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  • Linc’s Top 25 Films of 2013 | #16-20

    By | December 27, 2013

    20) Dallas Buyers Club

    McConaughey continues his recent run of brilliant performances, losing 30-plus pounds in a jaw-dropping physical transformation, while perfectly capturing a nuanced blend of some of the same qualities of his most memorable earlier characters from Magic Mike and Dazed and Confused. Somewhere amongst that combination of Texas-macho-swagger and laid-back-stoner-charm, McConaughey manages to fully inhabit and reveal nothing less than the soul of a man who rises above his limitations and flaws to achieve remarkable things. It’s a testament to the film’s director, Jean-Marc Vallée, and writers, Craig Borten and Melisa Wallack, that it never tries to fully explain Woodruff’s motivations, whether he’s more inspired by the money or humanitarian reasons. After all, he’s a human, so his motivations are constantly shifting. Ultimately, he’s in it for the purest reason of all, self-survival, and self-survival can make for some strange bedfellows. And strange bedfellows, it seems, can change the world, both the one within and the one without. (Check out my full review of Dallas Buyers Club.)

    19) Blue Jasmine

    I didn’t get a chance to screen Blue Jasmine prior to its release and therefore didn’t get a chance to review it but it’s Woody Allen doing what he does best, putting together a crack ensemble cast (Cate Blanchett, Alec Baldwin, Andrew Dice Clay, Louis C.K., Sally Hawkins, Bobby Cannavale, etc.) to humorously spin a yarn of a neurotic woman struggling to survive in a post-economic-crash-world, caught between her past 1%’er life that was made possible through her husband’s corporate criminality and her current plight of being trapped in the working-class world of her adoptive sister for which she’s ill prepared.

    18) Stories We Tell

    Sarah Polley approaches Stories We Tell knowing full well that stories are just that: stories. She gathers her family in front of her camera to compare their recollections of their mother. Polley’s familiar past quickly becomes an open book, the ultimate family drama. Do we learn too much? What and who can we believe? Polley cleverly toys with the notion of utilizing archival footage to heighten our sense of reality, thus playing a few tricks of her own, as if to say: the wool was pulled over my own eyes for so long, so I want you to experience the same sense of confused shock. It is a brilliant facade of reality that Polley creates, one that will leave its audiences’ heads spinning. We are left questioning the entire content of the film, though at the heart of all, there is more god’s honest truth to this film than most non-fiction films. (Check out Don Simpson’s review of Stories We Tell.)

     17) Zero Charisma

    I can’t give Zero Charisma star Sam Eidson, whose realistic portrayal is spot-on brilliant, or directors Katie Graham and Andrew Matthews enough credit for the job they do in so fully humanizing such a pathetic character. While Scott’s a hard person to like and I’d probably find it nearly impossible to spend time with him, he never feels less than genuine and real and I found myself rooting for him in his battles with his mother, with his former comic book store co-workers and with his arch-enemy Miles. It quickly becomes apparent that this is a person who, due to circumstances beyond his control, never really had a chance to succeed in life. He’s just trying to get by the best he can, and in the process has managed to find what a lot of people would be happy to have, a  little niche in which to thrive. Watching him lose that, even if “that” is something that most people consider pathetic, is an incredibly moving experience. (Check out my full review of Zero Charisma.)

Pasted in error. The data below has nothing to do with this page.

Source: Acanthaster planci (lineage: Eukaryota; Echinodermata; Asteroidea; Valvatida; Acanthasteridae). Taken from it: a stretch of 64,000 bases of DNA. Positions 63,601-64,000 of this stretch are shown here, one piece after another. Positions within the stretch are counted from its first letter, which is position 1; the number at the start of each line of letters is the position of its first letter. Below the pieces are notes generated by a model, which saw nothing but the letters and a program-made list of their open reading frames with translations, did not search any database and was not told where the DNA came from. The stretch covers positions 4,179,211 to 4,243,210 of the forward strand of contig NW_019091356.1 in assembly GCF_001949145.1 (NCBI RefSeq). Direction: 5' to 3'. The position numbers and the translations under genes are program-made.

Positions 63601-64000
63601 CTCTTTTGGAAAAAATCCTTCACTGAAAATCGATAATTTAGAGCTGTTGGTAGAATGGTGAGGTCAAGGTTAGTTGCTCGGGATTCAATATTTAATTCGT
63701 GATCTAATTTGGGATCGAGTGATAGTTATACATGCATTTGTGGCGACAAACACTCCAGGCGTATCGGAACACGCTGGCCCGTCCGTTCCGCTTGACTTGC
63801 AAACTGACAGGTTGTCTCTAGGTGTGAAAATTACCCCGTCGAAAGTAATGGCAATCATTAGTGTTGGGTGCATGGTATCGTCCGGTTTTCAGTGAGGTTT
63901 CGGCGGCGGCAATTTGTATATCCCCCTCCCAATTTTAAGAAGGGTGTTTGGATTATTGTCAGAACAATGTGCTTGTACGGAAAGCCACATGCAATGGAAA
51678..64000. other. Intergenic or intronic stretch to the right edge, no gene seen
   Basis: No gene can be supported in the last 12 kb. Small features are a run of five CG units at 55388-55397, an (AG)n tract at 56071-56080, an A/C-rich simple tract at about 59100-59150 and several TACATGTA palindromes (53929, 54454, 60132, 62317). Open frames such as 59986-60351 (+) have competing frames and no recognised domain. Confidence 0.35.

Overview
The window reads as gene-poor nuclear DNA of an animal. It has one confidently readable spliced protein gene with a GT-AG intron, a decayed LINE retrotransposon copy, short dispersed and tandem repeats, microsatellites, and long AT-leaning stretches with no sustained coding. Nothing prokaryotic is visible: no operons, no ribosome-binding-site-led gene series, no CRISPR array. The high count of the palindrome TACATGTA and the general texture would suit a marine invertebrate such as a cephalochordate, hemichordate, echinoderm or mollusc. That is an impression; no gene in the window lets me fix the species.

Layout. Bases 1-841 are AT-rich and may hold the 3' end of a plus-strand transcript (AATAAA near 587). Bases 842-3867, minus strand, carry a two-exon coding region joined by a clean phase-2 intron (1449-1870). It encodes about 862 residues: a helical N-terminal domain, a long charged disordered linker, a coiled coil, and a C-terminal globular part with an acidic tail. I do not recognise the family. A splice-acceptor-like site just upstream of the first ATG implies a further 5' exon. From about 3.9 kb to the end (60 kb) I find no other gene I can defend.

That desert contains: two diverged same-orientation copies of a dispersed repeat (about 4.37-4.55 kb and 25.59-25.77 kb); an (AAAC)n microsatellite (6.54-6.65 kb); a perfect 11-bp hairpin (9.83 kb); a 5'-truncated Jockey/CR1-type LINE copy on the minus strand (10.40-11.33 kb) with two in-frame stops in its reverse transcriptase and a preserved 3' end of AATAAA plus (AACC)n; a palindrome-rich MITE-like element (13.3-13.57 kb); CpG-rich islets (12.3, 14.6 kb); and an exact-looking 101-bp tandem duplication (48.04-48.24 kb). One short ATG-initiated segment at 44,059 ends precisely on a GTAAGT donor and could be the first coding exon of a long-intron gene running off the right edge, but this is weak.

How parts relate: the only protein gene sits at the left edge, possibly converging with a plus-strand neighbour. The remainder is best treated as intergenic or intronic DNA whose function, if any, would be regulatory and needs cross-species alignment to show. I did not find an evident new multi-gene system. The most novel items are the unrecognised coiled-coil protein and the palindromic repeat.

16) The Rambler

    By successfully drawing the viewer into the insanely disturbed world of the Rambler’s road adventures, by the time we’re in Oregon the viewer winds up feeling, along with the Rambler, that the quietly idyllic family ranch of his brother’s family (blandly polite exchanges, prayer before dinner, the family sitting in silence watching TV) is the truly affected world. Not a film for the faint of heart nor for champions of the conventional, The Rambler is one of the zaniest films I’ve ever seen but it contains enough narrative plot that it can be viewed as a simple story (told from an insane world). But for those viewers who want to dig deeper, it’s clear that underneath all the gore and oddity, Reeder has injected multiple levels of meaning into this unconventional tale. (Check out my full review of The Rambler.)

    Calvin Lee Reeder’s The Rambler drifts somewhere in the same WTF level of the stratosphere as the mind-blowing brainwaves of David Lynch (Wild at Heart, Blue Velvet), Quentin Dupieux (Rubber) and Peter Jackson (Bad Taste, Dead Alive). Most of this film exists in the blasted out realm of no reason, playing like a crazed recurring nightmare of a man who is just spinning his wheels. Maybe The Rambler is stuck in the quagmire of a fugue state of limbo and he just needs to figure out the right key or code to use to stop the warped record from skipping…or maybe he just needs to have his head examined? (Also check out Don Simpson’s full review of The Rambler.)

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